A powerful white gyrfalcon keeps visitors mesmerized at Cape Spear
Taking advantage of the abundance of light in the sky after supper, I decided to escape the winter routine of crashing on the sofa with a full belly while keeping one eye open to watch politicians fling dirt at each other on the television news. I went to Cape Spear for relief.
There was a dark sky in the south. A rain storm was forecasted to begin after dark. I had the whole place to myself. A cold easterly wind was banging in against the cliffs of Cape Spear by the old lighthouse. Gulls were riding southward on the updrafts with fixed wings. I noticed one was not a gull at all. It had narrower pointed wings and a completely different sense about it. I said to myself in an audible whisper, “That’s a white gyr.”
It was the mighty gyrfalcon. It hung still in the wind as if being pinned to a cord riveted to a point the sky. It was probably looking for its dinner out over the ocean — maybe a kittiwake or guillemot, both of which frequent this shore and are about the right size for a gyrfalcon to handle without much trouble. After a few minutes of being motionless in mid-air it tilted forward. Gravity came into play as it drifted away from the cliff. It increased the angle of its descent, gaining momentum. Then it started flapping its wingtips violently as it accelerated to a breathtaking speed and rocketed far out over the water. I lost it in the failing light. It was probably trying to surprise its prey with a lightning fast attack.
Ten minutes later it came back. I saw it down by the tip of the Cape, coming up my way, riding the cushion of air along the cliff’s edge. It glided past at eye level. It turned its head, acknowledging my presence, but did not take evasive action. It reclaimed its position in the sky, riding the updrafts high above the cliff. After five minutes of holding position, without so much as moving a wingtip, it slipped into another dive and jetted out into the evening light, far out over the ocean.
Over the next 40 minutes it repeated this dive routine four times. Each time it came back empty-handed proving that even a bird with this much going for is not guaranteed a free lunch. I went home feeling very content.
Early Saturday morning, Alison Mews, Ethel Dempsey and I headed to Cape St. Mary’s. It was nice to see spring robins all along the road on the way down, plus a few newly returned fox sparrows. It was, of course, cold and windy at Cape St. Mary’s but a few hundred swirling gannets and singing horned larks reminded us that spring was in the air.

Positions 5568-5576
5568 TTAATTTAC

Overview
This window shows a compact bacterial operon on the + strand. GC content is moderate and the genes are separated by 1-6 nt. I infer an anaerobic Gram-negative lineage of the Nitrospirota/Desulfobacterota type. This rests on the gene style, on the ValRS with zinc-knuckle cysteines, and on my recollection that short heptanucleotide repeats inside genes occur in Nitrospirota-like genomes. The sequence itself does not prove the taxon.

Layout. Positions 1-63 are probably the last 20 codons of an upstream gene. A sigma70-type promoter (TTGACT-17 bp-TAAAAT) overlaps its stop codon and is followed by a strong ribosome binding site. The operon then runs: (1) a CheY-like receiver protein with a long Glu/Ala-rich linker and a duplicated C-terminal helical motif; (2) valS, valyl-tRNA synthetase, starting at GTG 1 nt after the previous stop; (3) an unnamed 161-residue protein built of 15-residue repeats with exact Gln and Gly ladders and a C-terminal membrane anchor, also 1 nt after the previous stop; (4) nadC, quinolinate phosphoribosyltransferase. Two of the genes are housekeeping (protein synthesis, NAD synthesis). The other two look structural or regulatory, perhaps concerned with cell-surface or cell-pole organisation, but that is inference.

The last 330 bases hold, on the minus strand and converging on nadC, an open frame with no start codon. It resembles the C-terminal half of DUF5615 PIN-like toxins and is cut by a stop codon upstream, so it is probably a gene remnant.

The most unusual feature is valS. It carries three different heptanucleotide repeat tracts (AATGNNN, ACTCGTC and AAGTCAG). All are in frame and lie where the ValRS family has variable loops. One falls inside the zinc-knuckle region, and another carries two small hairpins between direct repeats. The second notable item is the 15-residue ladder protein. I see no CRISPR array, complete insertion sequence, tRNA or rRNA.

We reached Gannet Rock and sat there looking around. There were no birds on the cliffs yet. Kittiwakes and a few dozen murres were in flocks down on the water, warming up to the idea of investigating cliff nest sites. Pairs of ravens played in the updrafts along the cliffs. A scattered bald eagle sailed by.
What photographer would not have paid a million dollars to have been there with the camera to capture that for the record?
Then, on cue, as if being released from a cage, a white gyrfalcon shot out from the cliff face. We had our binoculars fixated on the bird as it slowly sailed in our direction. Against the cold blue sky it displayed all the reasons why a white bird accented with black speckles and built like a jet is such a powerful piece of living art. It went off to the east into the glare of the rising sun. Eventually it flew back west and ended up back over by the lighthouse where, miraculously, a peregrine falcon appeared and started dive bombing the white gyrfalcon!
For a couple of minutes the two birds tussled in the air at clifftop level. Mostly it was the gyrfalcon shaking off the artificially fierce dives from the sharp looking adult peregrine. What photographer would not have paid a million dollars to have been there with the camera to capture that for the record?
After that we lost the gyrfalcon for a while, but then it blasted in without warning and landed on a ledge below us. Perhaps 80 metres away, it was a bit far for a killer photograph with the camera, but there were great views through a high quality 50X spotting scope. For 20 minutes it sat there turning its head alertly, looking at every gull, kittiwake and raven that moved. It was aware of our presence and perhaps that’s why it moved off to another cliff ledge where it was more difficult to spot. In the end, we left Cape St. Mary’s thrilled with our great views of a white gyrfalcon. A most excellent day.
The trouble was, I was still missing a superb photograph, due mostly to photographer error and not having had the right equipment with me at the right time. On Sunday I scouted around the St. John’s area for a gyrfalcon. Around noon word came from John Alexander that the gyrfalcon was back at Cape Spear. I had already been there earlier in the morning but wasted no time getting back. Shawn Fitzpatrick also heard the news. We were there for an hour before Shawn spotted it coming in from the east.
Ready and armed to the teeth with the best I had, I fired away as it made one close pass. It was a photographer’s perfect minute.
Recent columns by this author
Bruce Mactavish is an environmental consultant and avid birdwatcher. He can be reached at email@example.com. His column returns in two weeks.